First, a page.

• Ministerial Order (1996) requires compliance with IAS
    • No mandatory implementation or effective enforcement for companies other than publicly listed ones or banks
    • Significant compliance gaps, even within banks and publicly listed entities
    • Monitoring capacity shortfall of regulatory bodies
    • General lack of knowledge among finance managers and accountants in Lebanese firms
    • Sanctions and penalties on non-compliance are virtually non-existent
    ISA and IFRS implementation in Lebanon
  • IFRS (previously referred to as IAS) in Lebanon
    • Shortfalls in implementation of IFRS include:
      • Retirement benefit obligations
      • Deferred taxes
      • Property,plant and equipment
      • Financial instruments
      • Consolidated financial statements
      • Related party transactions
      • Revenue recognition
      • Notes to the financial statements
      • Other areas
    ISA and IFRS implementation in Lebanon
  • The Way Forward
    • Regulation needs common principles centred around:
      • * Audit committees
      • * Accountability for corporate governance and internal control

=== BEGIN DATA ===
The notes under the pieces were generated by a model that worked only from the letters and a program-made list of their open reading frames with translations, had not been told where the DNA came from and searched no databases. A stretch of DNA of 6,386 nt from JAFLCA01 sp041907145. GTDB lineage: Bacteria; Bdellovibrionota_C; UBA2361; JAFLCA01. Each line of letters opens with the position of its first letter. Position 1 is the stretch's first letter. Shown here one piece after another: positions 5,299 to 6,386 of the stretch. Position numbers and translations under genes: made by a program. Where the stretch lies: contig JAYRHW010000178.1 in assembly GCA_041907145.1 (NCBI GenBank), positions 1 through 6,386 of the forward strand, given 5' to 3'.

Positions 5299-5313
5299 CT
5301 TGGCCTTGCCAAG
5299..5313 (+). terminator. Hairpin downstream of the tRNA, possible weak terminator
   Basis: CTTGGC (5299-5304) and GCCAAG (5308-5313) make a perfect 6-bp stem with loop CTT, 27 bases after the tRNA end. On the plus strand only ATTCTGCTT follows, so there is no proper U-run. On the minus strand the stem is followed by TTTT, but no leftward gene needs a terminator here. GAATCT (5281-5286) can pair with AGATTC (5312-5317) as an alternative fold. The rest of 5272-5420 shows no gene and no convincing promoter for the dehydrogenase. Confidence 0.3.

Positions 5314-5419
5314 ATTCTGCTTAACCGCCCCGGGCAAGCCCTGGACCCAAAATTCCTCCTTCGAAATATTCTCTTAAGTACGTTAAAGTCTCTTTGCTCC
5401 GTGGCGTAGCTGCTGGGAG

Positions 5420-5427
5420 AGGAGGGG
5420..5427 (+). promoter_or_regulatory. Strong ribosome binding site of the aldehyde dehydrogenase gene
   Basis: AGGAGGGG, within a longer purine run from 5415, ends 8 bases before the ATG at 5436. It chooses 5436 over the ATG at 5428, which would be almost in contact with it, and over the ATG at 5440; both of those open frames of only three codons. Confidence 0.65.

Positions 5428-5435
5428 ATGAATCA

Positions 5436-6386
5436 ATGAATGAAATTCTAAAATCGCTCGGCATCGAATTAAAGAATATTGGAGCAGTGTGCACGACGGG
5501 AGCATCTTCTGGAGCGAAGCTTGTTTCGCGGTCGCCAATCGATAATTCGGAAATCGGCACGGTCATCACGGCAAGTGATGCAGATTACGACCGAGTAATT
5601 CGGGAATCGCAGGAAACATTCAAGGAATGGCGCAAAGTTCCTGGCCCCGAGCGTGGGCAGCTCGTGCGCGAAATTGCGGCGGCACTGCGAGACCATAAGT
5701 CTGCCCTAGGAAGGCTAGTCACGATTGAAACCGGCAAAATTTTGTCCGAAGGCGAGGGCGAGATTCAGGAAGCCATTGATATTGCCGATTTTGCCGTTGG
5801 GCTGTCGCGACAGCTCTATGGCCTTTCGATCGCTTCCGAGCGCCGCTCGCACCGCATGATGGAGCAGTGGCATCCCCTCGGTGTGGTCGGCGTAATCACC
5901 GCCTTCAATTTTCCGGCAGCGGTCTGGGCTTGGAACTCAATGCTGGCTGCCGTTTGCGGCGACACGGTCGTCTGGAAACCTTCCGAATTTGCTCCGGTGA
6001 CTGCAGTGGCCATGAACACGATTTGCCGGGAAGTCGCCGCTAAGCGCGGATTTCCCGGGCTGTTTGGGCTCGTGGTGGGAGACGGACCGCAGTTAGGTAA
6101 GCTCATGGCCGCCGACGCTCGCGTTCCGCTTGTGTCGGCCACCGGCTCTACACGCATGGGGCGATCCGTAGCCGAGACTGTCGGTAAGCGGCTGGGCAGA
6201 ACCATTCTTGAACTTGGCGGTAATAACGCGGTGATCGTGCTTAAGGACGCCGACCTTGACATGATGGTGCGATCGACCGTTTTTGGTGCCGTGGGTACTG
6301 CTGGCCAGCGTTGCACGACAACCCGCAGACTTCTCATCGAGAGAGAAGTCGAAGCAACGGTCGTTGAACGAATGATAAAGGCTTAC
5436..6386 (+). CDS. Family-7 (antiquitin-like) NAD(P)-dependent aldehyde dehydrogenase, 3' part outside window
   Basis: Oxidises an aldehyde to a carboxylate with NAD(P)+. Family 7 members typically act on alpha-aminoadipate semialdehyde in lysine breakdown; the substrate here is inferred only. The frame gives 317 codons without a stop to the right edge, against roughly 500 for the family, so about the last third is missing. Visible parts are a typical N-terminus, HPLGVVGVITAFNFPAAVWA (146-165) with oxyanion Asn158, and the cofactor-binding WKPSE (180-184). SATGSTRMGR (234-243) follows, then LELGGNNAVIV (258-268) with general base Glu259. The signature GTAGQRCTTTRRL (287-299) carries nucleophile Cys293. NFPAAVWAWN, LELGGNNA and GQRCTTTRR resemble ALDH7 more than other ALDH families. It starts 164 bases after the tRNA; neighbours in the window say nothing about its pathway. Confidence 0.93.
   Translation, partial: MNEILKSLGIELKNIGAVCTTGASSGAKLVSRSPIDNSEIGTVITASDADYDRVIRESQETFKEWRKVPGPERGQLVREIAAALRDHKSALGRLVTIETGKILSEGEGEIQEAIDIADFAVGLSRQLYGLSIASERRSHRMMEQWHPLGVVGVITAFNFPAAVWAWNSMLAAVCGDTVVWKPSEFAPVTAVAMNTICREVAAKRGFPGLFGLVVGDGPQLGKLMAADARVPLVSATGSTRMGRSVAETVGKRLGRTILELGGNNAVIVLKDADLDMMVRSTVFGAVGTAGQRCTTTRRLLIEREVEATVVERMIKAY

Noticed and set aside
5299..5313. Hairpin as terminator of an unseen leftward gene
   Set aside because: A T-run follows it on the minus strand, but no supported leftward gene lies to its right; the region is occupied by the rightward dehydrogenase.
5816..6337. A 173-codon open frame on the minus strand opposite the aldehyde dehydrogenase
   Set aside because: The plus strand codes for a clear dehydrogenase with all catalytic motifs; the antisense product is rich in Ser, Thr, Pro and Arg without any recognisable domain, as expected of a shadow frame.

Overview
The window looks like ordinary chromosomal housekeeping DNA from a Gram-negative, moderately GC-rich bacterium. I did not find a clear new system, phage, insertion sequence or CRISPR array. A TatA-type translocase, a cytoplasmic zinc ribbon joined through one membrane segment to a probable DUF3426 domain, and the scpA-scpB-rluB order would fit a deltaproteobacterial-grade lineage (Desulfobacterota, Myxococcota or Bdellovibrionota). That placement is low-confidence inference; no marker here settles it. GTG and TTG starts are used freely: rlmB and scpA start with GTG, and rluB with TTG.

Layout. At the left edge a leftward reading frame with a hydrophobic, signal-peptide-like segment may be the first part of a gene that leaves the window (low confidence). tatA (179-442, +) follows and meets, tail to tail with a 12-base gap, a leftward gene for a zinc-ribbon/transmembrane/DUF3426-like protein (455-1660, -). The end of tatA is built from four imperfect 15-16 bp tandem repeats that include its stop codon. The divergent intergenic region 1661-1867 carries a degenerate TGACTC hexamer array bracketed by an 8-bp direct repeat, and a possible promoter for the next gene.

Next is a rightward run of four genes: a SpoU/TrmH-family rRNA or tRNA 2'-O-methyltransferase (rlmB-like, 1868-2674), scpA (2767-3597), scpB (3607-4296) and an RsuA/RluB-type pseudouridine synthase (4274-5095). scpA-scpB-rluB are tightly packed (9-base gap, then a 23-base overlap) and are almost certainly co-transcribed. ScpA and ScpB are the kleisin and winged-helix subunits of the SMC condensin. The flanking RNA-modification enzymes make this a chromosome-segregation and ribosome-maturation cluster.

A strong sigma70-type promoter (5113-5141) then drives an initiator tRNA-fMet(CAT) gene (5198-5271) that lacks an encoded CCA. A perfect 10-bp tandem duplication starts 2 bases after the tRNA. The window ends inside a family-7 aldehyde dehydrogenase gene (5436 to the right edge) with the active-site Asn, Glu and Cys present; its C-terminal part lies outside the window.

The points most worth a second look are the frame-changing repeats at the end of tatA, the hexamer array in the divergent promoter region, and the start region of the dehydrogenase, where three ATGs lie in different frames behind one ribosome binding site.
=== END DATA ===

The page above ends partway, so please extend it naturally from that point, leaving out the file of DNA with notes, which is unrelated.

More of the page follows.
• * Audit standards and regulation
      • * Market regulation itself
    • Diversity in national and corporate governance is healthy, but a world standard of corporate reporting is essential for the development of the global economy by:
      • Increasing the availability, and reducing the cost, of capital through globally competitive capital markets.
      • Providing a single basis of measurement of economic performance
      • Reducing companies’ cost of compliance with different accounting rules.
      • Raising all national standards of accounting to “world class”.
      • Encouraging a global investment culture.
      • Facilitating the provision of low cost capital to developing nations.
    ISA and IFRS implementation in Lebanon
  • Recommendations for Lebanon
    • Review legislation in the areas of accounting, auditing, corporate reporting and accounting certification to ensure compliance with global trends and IFAC policy pronouncements
    • Enforce publication and filing of timely financial information by public interest entities
    • Create a taskforce to monitor the country's compliance with international standards in corporate reporting
    • Enforce stricter standards in terms of licensing and continuing education of public accountants and auditors
    • Educate regulators in the areas of ISA and IFRS
    ISA and IFRS implementation in Lebanon
  • The role of external auditors in the governance framework
  • Introduction
    • Aside from the board and the company itself, there are three constituencies in particular which play a fundamental part in the governance framework:
      • institutional investors;
      • external auditors; and
      • regulators.
    • The ultimate responsibility for preparing the financial statements rests with the board itself, and cannot be ‘delegated’ to the auditors.